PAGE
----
26 April 2009

Lessons Learned Recently, in Bullets: MiT6 + Dan Dennett

Media in Transition 6 is near its end. Here's what I learned:
  • Some librarians still think the kids these days aren't learning their History; but most people know this is ridiculous.
  • Digital Humanities definitely needs more documentation. And interface design.
  • Andrew Piper's forthcoming book Dreaming in Books will, in fact, be as awesome as it sounds.
  • In attempting to resurrect Marshall McLuhan and Walter Ong, the Gutenberg Parenthesis idea has created a zombie. Ugly, but easy to kill.
And here's what I learned from a recent talk by Daniel Dennett on cultural evolution and the brain as software:
  • It isn't necessary to define culture to talk about culture as if you have.
  • Despite its obvious relevance, media studies is all but absent from the conversation on memetic cultural evolution.
  • Thinkos are like typos, but for ideas. As in: The Gutenberg Parenthesis is a thinko.
  • Dennett has a charming way of deflecting all criticism. Watch and learn.
  • Steven Pinker iz smartt. Droooool.

18 April 2009

Derrida's Computer

I wrote more and more 'straight onto' the machine: first the mechanical typewriter; then the electric typewriter, in 1979; then finally the computer, around 1986 or 1987. I can't do without it any more now, this little Mac, especially when I'm working at home; I can't even remember or understand how I was able to get on before without it. It's a quite different kind of getting going, a quite different exercise of 'getting to work'. I don't know whether the electric typewriter or the computer make the text 'too readable' and 'too clear' for us. The volume, the unfolding of the operation, obeys another organigram, another organology. I don't feel the interposition of the machine as a sort of progress in transparency, univocity, or easiness. Rather, we are participating in a partly new plot.
// Jacques Derrida, from "The Word Processor" in The Paper Machine

17 April 2009

Fore-edge Paintings on Books

The Boston Public Library has digitized images of fore-edge paintings on books.

What a great way of finding that third dimension on a page of paper.

16 April 2009

Acts of Translation: Digital Humanities and the Archive Interface

I'm finishing up a paper with my friend and colleague Madeleine Clare Elish*: "Acts of Translation: Digital Humanities and the Archive Interface." We'll be presenting it in about at week at the conference Media in Transition 6: Stone and Papyrus, Storage and Transmission. Here's a little taste from our latest draft:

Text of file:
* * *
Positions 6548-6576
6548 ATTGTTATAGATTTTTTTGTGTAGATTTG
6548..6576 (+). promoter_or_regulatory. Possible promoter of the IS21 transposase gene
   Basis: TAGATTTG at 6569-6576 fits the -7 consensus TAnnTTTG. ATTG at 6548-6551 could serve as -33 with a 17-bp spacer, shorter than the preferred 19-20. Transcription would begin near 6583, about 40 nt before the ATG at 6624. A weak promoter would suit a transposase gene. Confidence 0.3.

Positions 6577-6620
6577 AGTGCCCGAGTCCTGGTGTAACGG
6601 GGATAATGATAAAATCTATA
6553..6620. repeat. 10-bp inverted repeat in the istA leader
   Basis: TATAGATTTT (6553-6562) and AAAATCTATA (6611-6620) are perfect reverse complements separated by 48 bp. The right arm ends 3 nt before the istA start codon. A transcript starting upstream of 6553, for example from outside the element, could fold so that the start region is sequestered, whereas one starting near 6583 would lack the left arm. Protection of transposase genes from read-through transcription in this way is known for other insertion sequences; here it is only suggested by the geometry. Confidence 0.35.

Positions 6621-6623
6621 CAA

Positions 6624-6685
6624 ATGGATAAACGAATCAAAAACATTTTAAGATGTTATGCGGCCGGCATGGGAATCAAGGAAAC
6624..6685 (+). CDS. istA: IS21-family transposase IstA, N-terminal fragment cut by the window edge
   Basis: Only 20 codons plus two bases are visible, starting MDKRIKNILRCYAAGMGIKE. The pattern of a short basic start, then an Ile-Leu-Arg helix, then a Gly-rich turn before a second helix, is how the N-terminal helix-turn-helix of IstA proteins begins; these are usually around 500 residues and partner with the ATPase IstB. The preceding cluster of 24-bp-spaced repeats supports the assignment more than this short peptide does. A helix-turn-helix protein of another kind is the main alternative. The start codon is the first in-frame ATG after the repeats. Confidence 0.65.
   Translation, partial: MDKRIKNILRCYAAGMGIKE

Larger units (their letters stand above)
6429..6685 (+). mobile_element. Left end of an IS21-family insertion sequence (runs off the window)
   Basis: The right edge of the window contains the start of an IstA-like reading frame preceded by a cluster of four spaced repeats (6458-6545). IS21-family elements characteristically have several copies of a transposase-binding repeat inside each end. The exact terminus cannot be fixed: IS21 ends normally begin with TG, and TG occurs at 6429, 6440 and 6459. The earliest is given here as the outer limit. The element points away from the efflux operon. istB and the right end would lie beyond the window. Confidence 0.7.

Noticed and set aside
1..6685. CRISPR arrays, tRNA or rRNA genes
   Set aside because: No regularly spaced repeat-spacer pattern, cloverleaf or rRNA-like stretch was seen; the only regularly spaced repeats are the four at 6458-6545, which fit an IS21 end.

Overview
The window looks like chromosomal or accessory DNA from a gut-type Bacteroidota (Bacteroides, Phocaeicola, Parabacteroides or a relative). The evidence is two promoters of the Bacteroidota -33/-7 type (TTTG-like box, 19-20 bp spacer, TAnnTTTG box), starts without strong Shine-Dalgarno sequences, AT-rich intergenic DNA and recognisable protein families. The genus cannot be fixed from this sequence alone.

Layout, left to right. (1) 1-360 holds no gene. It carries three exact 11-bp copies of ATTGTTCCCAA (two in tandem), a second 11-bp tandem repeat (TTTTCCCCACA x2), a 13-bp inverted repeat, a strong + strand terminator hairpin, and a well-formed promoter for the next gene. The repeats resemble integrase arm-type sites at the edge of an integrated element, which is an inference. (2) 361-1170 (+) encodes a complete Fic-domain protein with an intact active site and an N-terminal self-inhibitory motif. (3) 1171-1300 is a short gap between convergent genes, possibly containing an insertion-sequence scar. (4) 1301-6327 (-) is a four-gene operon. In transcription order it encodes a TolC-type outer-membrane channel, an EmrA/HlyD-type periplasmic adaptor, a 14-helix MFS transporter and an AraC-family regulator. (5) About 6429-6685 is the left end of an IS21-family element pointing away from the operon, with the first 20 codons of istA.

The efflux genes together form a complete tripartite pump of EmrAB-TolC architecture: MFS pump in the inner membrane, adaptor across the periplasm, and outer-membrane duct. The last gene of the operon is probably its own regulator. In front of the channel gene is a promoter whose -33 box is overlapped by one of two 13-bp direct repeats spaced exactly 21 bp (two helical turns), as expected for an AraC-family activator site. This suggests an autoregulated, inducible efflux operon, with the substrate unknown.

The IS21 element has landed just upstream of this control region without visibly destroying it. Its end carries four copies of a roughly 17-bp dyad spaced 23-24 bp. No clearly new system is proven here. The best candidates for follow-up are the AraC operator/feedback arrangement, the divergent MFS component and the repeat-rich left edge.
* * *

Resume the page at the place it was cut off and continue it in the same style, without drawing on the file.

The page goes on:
From the successes of Project Bamboo to the formation of an Office for Digital Humanities at the National Endowment for the Humanities, myriad institutions, scholars and technologists have recently come together to develop standards for collaborating in digital spaces across the humanities. Indeed, this shared commitment across multiple disciplines has led many to describe Digital Humanities as a discipline in its own right, encompassing aspects of the library sciences, computer sciences and, of course, the humanities.

Notably underrepresented within the field are the standards and practices of visual design. As Johanna Drucker has observed, "many of the digital humanists I’ve encountered treat graphic design as a kind of accessorizing exercise, a dressing-up of information for public presentation after the real work of analysis has been put into the content model, data structure, or processing algorithm" (Drucker online). Drucker traces this attitude to the "long-standing tensions between images and text-based forms of knowledge production" within Western philosophy (Drucker) – a tension iterated in the concept of code and platform as mere containers for, rather than co-producers of, meaning. On a practical level, these boundaries are inscribed onto a division of labor between humanists – "scholars" who produce intellectual content but have few, if any, programming skills – and technologists who encode content without, it is presumed, participating in its production. Although most developers have some training in visual design, their skills are often subordinate to the scholar’s desired functionalities.
We go on to argue for the value of visual design in Digital Humanities:
Through convention, the user "drags" and "drops" items in a list, or "expands" and "collapses" browsing facets to "traverse" metadata, conceptualizing haptic movement to construct a narrative around underlying data structure. ... More than simply organizing materials on a screen, then, visual design negotiates a constant exchange of meaning between the grammar of HCI and the database or markup language. These mediations -- what we are calling acts of translation -- both open and foreclose interpretive possibilities, influencing the way scholars and students relate to the materials they study.